What 08_15 said.
I would like to add that the first "d" is sometimes not pronounced at all, some people would say something like "sköllpadda" :-D
(I just asked my husband, who says "sköllpadda" and a friend who wants to keep the "d", so both would be OK, even though the voice here pronounces it a lot more distinctly than most people would) :-D
So Gealache24, your comment suggests that your husband and his friend are native speakers.Just wondering.
What language should 'holdpadda' be pronounced in? If it's supposed to be Swedish, the answer is no.
The SK-sound in sköldpadda is the same (or similar) sound as the CH sound in LOCH NESS.
The robovoice pronounces it correctly, but if you just want to listen to just that one word, then see here: http://www.forvo.com/word/sk%C3%B6ldpadda/#sv
It's not really the same. The "ch" is "Loch Ness" is usually a velar fricative, also present in the German "einfach," for example. The "sj" or "sk" sound in Swedish is really unique to the language and sounds almost like a "hw" sound, although that's not what it is.
The "sk" sounds like an "f" to me. Sometimes f and h are pronounced similarly.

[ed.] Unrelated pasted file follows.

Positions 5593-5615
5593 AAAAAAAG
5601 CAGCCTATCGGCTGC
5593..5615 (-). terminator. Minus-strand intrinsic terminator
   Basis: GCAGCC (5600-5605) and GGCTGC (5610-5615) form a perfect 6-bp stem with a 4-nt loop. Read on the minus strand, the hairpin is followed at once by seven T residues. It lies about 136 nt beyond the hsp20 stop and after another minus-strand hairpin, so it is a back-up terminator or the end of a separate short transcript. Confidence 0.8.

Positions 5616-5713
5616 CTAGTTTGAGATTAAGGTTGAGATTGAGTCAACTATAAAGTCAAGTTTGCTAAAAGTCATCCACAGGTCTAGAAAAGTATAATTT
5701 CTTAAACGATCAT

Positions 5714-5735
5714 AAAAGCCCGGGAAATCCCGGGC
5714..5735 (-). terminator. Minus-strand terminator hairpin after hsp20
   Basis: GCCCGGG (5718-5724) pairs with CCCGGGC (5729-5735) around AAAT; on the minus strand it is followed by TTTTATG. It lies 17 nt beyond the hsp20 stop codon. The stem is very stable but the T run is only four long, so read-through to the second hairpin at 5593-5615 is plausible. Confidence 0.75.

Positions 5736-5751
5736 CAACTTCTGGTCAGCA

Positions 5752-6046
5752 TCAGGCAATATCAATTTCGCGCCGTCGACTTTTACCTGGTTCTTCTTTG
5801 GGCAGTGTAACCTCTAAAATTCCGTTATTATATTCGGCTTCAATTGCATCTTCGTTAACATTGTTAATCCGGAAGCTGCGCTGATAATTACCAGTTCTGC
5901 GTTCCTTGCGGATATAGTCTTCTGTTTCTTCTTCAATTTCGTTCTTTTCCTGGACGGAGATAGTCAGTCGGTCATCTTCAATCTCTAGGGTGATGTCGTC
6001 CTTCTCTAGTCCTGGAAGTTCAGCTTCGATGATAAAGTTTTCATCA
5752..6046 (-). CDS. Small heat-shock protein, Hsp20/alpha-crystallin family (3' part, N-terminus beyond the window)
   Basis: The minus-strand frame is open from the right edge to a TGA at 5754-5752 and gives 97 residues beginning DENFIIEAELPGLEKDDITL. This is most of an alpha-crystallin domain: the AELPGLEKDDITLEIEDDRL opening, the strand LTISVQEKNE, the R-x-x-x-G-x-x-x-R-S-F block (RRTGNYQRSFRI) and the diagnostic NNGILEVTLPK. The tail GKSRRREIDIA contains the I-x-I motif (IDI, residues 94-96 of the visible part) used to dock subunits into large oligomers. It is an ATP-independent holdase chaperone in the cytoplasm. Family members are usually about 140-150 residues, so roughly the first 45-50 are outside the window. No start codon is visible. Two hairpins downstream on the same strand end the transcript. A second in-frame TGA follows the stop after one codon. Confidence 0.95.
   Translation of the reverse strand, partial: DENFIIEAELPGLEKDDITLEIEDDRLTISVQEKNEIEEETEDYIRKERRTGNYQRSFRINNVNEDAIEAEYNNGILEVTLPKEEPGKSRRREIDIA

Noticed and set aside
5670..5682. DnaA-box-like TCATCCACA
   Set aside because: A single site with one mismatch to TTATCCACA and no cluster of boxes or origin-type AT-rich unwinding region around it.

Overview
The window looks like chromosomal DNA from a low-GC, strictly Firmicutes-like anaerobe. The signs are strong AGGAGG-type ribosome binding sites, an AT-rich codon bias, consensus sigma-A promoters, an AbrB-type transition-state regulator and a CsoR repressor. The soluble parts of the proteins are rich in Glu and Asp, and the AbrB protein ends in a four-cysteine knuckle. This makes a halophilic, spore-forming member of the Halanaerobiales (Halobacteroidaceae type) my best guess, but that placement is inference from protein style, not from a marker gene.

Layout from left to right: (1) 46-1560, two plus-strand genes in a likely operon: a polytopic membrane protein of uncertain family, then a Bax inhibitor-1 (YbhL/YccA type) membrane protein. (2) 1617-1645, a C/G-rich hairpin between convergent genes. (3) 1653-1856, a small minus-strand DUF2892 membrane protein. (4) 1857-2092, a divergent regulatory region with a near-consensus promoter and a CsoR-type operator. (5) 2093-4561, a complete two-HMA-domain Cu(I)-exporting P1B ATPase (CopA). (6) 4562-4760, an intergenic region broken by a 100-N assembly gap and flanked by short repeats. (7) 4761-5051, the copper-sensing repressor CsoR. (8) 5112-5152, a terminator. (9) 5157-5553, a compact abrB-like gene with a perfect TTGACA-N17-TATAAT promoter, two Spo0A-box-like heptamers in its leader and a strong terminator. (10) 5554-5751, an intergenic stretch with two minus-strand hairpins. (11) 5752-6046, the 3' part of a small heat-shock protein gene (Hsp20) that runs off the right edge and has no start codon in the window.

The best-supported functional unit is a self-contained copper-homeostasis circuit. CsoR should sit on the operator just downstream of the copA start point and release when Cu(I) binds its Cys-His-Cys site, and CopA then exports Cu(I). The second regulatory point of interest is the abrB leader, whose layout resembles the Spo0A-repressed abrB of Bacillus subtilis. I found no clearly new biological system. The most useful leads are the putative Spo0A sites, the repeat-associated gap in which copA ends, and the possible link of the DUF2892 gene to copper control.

Does 'sköldpadda' really mean both turtle and tortoise? I get annoyed with people mixing the two up in English... And if somebody asks me to look after their sköldpadda, how will I know whether to fill the bath or not?
Yes, it does. If you want to be specific, you can say landsköldpadda and havssköldpadda.
Tack! Elsewhere, Arnauti has given 'vattensköldpadda' as an option - is 'havssköldpadda' strictly for sea turtles? So it wouldn't apply to a freshwater terrapin, for instance?
Good point. Yes, vattensköldpadda is good too. I'm not knowledgeable enough to tell if there's an important difference here though.
What about "krabba", is the 'r' pronounced with the tip of the tongue?
I'd like to know this as well. It almost sounds like she's saying, "gabba" but when you isolate the word's recording, you can clearly hear the 'k' as well as the rolled 'r'.
My question: which version is most correct in everyday use?